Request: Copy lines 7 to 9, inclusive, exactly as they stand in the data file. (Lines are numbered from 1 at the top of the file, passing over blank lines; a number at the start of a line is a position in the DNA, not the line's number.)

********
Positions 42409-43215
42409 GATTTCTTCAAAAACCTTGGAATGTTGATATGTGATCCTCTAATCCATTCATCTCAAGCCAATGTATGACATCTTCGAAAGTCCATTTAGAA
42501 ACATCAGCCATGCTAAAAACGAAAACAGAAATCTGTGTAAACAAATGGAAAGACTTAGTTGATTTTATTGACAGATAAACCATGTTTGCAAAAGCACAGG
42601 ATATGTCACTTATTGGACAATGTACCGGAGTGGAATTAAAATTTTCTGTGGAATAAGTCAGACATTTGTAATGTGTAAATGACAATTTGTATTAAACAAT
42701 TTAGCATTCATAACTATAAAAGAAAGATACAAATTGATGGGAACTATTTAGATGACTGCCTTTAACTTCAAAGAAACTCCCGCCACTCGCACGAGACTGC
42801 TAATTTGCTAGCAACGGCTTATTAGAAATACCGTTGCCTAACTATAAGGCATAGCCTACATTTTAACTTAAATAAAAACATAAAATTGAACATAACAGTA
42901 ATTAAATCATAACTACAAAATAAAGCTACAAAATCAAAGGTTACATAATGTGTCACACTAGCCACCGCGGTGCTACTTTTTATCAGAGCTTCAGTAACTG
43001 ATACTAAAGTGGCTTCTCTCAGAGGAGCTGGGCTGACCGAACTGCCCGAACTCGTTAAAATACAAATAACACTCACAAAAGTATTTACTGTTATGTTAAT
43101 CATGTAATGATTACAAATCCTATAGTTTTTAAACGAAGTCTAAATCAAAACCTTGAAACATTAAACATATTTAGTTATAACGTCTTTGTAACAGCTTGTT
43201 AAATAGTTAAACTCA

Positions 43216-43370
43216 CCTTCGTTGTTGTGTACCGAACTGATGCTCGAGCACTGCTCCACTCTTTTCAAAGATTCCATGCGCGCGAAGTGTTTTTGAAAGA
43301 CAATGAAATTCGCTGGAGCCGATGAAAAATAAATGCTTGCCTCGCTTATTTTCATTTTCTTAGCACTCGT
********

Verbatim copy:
42901 ATTAAATCATAACTACAAAATAAAGCTACAAAATCAAAGGTTACATAATGTGTCACACTAGCCACCGCGGTGCTACTTTTTATCAGAGCTTCAGTAACTG
43001 ATACTAAAGTGGCTTCTCTCAGAGGAGCTGGGCTGACCGAACTGCCCGAACTCGTTAAAATACAAATAACACTCACAAAAGTATTTACTGTTATGTTAAT
43101 CATGTAATGATTACAAATCCTATAGTTTTTAAACGAAGTCTAAATCAAAACCTTGAAACATTAAACATATTTAGTTATAACGTCTTTGTAACAGCTTGTT